Most panel results are fixedeffects estimates. Where a Hausman test rejects the hypothesis of no difference between fixedeffects and randomeffects estimates (weekly work hours and fatal job injuries), randomeffects estimates are reported. For variables with only one annual observation (both measures of forced labor [late 1990s], the measure of discrimination [roughly 1985], and the FACB index [mid1990s]), only crosscountry estimates of income elasticities are available.
Table A3.3 reports income semielasticities, also estimated by the ordinary least squares, tobit, and panel methods used for table A3.2. Each figure describes the absolute change in the measure of labor conditions to a 1 percent change in per capita GDP. For example, the fixedeffect estimates indicate that a 1 percent difference in per capita GDP between countries is associated with a difference of about five fatal onthejob injuries per 100,000 employees, nine years life expectancy, and 1 point on the 7point civil liberties scale. Where results are statistically significant, higher per capita income is associated with superior working conditions and labor rights, as discussed in chapter 3.
Table 3.1 in chapter 3 reports outliers—countries with unusually large positive or negative deviations from the value of a labor condition predicted by the crosssection semielasticity for their level of development in 1995. Each figure reported in table 3.1 is the ratio of the regression residual (actual minus predicted value of the labor conditions) for the country to the mean squared error for the crosscountry regression for the labor condition. All figures are computed from the regressions reported in table A3.3.
Institutions, Social Diversity, and Labor Conditions
Chapter 3 also discusses the role of economic and political institutions and social diversity (measured by ethnic and religious diversity) on labor conditions around the world. To estimate their actual influence, measures of these factors are added as independent variables in equation 3.2A. Indices of the rule of law and risk of expropriation represent economic institutions. Each index is measured on a 10point scale, with higher values indicating (p.206)
Table A3.3 Income SemiElasticities of Labor Conditions, 1995
1995 Crosscountry 
Fixed effects,^{a} 1970 2000 


Labor conditions 
Coefficient 
R^{2} 
n 
Coefficient 
Period 
Long hours 
−0.53 (5.76) 
0 
37 
−2.20* (.84) 
1990–2000 
Annual hours 
−116.16 (73.60)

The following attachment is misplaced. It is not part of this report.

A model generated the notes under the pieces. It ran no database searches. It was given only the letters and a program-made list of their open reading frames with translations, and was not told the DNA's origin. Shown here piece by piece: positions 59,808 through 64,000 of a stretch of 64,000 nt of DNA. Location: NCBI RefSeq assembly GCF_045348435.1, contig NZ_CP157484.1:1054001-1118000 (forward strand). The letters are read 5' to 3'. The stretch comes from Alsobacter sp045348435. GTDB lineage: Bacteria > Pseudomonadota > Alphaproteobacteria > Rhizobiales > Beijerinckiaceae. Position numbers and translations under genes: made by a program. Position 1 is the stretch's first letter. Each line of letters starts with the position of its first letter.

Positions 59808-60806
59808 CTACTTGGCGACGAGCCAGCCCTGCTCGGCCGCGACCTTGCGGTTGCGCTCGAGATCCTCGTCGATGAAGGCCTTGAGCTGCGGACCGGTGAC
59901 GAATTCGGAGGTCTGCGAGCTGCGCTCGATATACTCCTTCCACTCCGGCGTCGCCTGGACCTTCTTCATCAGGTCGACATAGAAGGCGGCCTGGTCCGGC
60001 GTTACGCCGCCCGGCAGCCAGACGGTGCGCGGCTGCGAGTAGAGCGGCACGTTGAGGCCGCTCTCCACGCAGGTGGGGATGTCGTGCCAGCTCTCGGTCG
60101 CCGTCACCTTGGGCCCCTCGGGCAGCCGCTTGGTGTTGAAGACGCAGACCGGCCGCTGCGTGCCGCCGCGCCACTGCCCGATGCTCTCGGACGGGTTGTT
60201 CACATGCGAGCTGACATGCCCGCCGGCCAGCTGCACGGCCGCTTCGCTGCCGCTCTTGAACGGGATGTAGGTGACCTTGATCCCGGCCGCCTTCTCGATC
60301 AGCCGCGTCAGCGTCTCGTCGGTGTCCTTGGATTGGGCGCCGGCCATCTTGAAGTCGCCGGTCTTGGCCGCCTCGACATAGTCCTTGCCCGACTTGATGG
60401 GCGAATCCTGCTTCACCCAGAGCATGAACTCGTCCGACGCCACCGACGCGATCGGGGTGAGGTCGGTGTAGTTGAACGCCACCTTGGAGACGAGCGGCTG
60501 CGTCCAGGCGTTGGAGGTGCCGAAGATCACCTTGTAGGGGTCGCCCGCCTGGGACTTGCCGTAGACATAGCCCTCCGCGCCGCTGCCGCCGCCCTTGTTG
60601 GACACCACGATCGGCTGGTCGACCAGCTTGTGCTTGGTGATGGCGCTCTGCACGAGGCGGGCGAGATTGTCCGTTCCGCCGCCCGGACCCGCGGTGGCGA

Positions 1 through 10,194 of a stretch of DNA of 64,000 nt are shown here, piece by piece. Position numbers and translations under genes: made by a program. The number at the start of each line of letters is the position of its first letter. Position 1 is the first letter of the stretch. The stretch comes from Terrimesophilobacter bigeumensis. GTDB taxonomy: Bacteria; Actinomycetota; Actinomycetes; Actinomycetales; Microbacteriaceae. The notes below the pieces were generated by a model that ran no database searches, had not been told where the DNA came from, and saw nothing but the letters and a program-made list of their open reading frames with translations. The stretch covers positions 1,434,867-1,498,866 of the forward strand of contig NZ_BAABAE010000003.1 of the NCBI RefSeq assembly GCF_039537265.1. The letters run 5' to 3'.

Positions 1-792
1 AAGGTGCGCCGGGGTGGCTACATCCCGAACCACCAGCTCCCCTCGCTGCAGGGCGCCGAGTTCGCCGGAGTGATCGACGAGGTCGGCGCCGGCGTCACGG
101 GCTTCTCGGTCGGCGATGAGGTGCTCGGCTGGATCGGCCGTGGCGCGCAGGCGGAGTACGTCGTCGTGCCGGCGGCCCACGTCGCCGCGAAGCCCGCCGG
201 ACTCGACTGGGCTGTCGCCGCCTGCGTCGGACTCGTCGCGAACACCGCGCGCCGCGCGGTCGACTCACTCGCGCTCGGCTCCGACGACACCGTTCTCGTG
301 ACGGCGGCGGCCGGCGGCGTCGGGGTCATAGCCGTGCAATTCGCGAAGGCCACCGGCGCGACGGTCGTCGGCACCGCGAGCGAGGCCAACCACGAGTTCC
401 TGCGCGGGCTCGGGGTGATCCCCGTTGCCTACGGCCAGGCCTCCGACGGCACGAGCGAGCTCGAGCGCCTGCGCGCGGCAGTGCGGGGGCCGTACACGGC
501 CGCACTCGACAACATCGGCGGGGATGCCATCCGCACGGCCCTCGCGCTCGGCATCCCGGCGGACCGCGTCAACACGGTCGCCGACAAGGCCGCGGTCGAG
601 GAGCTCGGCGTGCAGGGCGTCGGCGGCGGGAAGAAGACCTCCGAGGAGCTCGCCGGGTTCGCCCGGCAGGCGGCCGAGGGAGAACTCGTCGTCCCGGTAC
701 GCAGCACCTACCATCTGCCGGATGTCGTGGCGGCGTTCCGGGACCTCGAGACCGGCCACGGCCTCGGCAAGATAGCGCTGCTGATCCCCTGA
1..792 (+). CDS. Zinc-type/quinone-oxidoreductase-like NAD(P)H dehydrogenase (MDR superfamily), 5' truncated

0.07 
27 
93.83* (10.40) 
1990–2000 
Weekly hours 
−2.08* (.32) 
0.38 
43 
−1.37* (.20) 
1980–2000 
Fatal accidents 
−2.36** (.90) 
0.16 
32 
−6.01* (1.32) 
1970–2000 
Life expectancy 
6.71* −0.44 
0.69 
105 
8.78* (0.40) 
1970–2000 
Child labor 
−12.67* (1.04) 
0.18^{b} 
110 
1970–2000 

Civil liberties 
−1.36* (.16) 
0.43 
104 
−0.68* (.13) 
1972–2000 
Freedom of association 
−1.26** (.57) 
0.17 
95 
n.a. 
Late 1990s 
Forced labor 
−2.68* (.85) 
.12^{b} 
106 
n.a. 
Late 1990s 
Slavery 
−3034030 (2226022) 
0.14 
69 
n.a. 
Late 1990s 
Gender differential 
−.004 (.017) 
0 
56 
n.a. 
About 1985 
Notes: See notes to table A3.2.
(a) Random effects estimates reported where Hausman test finds no significant differences between fixedeffect and randomeffect estimates.
(b) Pseudo R^{2} from tobit estimation
(*) pvalue < .01
(**) pvalue < .05
Estimates of the effects of institutions and social diversity on labor conditions are developed from country panels of data for 1980, 1985, and 1990—dates imposed by the availability of data on economic institutions. (Measures of social diversity exist only for the early to mid1990s but are unlikely to change markedly over time.) Random effects estimation captures the effects of the latter variables from crosscountry variation, and the effects of development and economic and political institutions from both the crosssection and overtime variation available in the panel. For the FACB index, gender pay differences, and both varieties of forced labor, the absence of panel data permits only a crosssection analysis. The measures of child labor and forced labor are truncated at zero—most developed countries report no child or forced labor. Tobit analysis is used to estimate these regressions, using panel data in the case of child labor and crosscountry data in the case of forced labor.